Seek self-respect in love and happiness will follow

I’ve heard this too many times regarding my marriage: Yes, I’m responsible for looking out for my own happiness, but my wife is supposed to be part of it. Anyway, I was wondering if discussing the boundaries of our responsibilities for our own happiness would make a good topic for one of your columns.

— T., Detroit

 

This culture is rife with "wisdomoids." A wisdomoid is a wise ol’ saying or profound truth that is neither wise nor true. Or, if it is true, it’s a vacuous truth not able to speak to deeper human predicaments. A wisdomoid is just air-dressed as parable. And you, T., have put your finger on one of my favorite wisdomoids: "You are responsible for your own happiness." Or, sometimes morphing into: "Only you can decide to be happy."

Ah, yes. Life reduced to T-shirts and ’60s posters.

I think about the husbands and wives who come to my office because they have just discovered their beloved in an extramarital affair. They rage. They weep. And it never occurs to me to put on a wise, paternal face and say, "Now remember, only you are responsible for your happiness."

The reason I hate this wisdomoid is because it implies an unnecessary dichotomy: Either I alone am responsible for my happiness, or only you can make me happy. This dichotomy leaves only two choices for marriage …

Romeo & Juliet Fusion: Attached at the hip, breathing as one, love as breathless agony, borrowed functioning, identity merging, anxiety … oh, and I promise to kill myself if you leave me or anything happens to you.

Or …

Relationship as Autonomy: What was that ’60s poster? Something like, "I am me, and you are you. Each an individual. Each walking a separate path. And, if by chance we should meet, then, that’s beautiful."

Not certain of my memory here, but it seems like this poster won the prestigious Nauseating Narcissism Award in 1968.

I try to imagine what would happen were my girlfriend to come to me and say, "Do you want to see a movie on Friday?" and I would answer soberly, thoughtfully, "I am me, and you are you, and if by chance we should end up sitting together in the same theater come Friday, well, that would be beautiful."

See, I’m guessing she won’t experience those words as about my deep wisdom and enlightenment. I’m saying that great love affairs require a consistent intentionality and a willingness to be responsible and careful for the gaping vulnerability great intimacy implies. And, in that sense, I do bear a grave responsibility for her happiness, if for no other reason than she has given me the terrible power to render her so desperately unhappy! Fidelity in marriage includes waking up every day with some part of your brain asking and answering the question, "How today will I make my beloved feel loved? How today will I contribute to his/her happiness?"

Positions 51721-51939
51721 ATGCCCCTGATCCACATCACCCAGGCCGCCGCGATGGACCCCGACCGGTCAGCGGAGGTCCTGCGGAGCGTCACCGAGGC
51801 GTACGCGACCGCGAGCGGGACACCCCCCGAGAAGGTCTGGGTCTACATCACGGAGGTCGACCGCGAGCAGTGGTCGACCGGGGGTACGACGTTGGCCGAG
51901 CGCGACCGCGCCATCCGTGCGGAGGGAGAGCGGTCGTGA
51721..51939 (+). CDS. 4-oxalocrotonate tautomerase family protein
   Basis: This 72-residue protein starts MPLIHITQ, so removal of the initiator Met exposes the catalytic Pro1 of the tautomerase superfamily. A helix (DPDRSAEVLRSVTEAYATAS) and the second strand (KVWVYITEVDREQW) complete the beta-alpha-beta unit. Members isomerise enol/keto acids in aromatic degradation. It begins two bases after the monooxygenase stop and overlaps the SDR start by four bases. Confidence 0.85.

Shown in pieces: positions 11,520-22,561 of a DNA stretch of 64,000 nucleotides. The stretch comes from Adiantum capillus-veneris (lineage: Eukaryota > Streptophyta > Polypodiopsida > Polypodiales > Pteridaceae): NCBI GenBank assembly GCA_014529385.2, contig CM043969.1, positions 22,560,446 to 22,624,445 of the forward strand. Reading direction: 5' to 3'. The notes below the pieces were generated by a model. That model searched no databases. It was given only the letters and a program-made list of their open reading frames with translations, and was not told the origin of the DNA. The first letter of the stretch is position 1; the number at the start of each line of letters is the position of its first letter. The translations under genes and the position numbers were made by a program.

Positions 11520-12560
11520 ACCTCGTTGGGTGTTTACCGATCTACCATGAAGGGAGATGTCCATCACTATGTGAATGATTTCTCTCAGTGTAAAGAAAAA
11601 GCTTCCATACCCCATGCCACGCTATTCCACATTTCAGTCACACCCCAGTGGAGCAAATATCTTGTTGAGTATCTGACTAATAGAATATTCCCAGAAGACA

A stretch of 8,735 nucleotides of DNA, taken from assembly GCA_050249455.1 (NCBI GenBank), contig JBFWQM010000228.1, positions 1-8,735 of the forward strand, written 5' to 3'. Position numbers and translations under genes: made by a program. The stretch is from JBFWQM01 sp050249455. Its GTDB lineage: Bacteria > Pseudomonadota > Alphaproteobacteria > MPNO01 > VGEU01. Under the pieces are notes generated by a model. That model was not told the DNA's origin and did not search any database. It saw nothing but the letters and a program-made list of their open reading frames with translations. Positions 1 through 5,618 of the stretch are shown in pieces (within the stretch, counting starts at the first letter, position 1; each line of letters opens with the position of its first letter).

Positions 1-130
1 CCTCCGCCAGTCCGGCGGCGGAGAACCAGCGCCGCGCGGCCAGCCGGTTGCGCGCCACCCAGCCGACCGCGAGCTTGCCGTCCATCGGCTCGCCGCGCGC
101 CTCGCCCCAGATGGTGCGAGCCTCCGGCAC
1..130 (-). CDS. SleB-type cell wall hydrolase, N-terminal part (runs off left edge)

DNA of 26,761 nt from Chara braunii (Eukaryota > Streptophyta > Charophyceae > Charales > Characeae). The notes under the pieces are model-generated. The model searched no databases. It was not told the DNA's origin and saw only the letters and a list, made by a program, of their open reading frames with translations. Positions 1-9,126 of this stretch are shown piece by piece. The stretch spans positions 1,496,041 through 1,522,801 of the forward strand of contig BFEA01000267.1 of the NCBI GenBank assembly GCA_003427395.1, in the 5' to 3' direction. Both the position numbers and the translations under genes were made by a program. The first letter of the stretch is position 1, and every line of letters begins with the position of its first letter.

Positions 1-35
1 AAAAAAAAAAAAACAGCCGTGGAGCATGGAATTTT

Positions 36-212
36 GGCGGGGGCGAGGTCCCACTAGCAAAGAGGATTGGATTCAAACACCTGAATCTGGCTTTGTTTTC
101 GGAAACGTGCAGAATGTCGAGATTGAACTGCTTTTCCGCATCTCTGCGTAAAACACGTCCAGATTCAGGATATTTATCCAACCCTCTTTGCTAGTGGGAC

Our mates have the right to expect that from us.

Meanwhile, here’s a hypothesis I think is deeper: I alone am responsible for nurturing self-respect. Deeper because, in the end, I can’t prevent people from messing with my happiness. Certainly not if I’m willing to risk actually loving those people. But no one — not even my beloved — can mess with my self-respect. Only I can betray my commitment to self-respect.

When you bring abiding self-respect to the work of marriage, the equations change. Marital dialogues and negotiations no longer begin with something you need from the beloved; rather, encounters happen because of something you have first claimed for yourself — in self-respect. I deserve to be loved. I deserve to be cherished. I deserve to be No. 1 in your life. I expect to regularly see evidence of your stake in my happiness.

Or, said conversely, only you can decide how much thoughtlessness, blithe selfishness, casual dismissal, cavalier disregard, silence, sneering contempt or outright hostility you will tolerate before you speak up, or, if necessary, leave — in service to self-respect.

See, I would never say I "deserve to be happy." In fact, I rarely spend much energy hatching plans to "get happy." I’ve come to trust that happiness emerges regularly from the work of self-respect.

Originally published in View News, Feb. 15, 2011.

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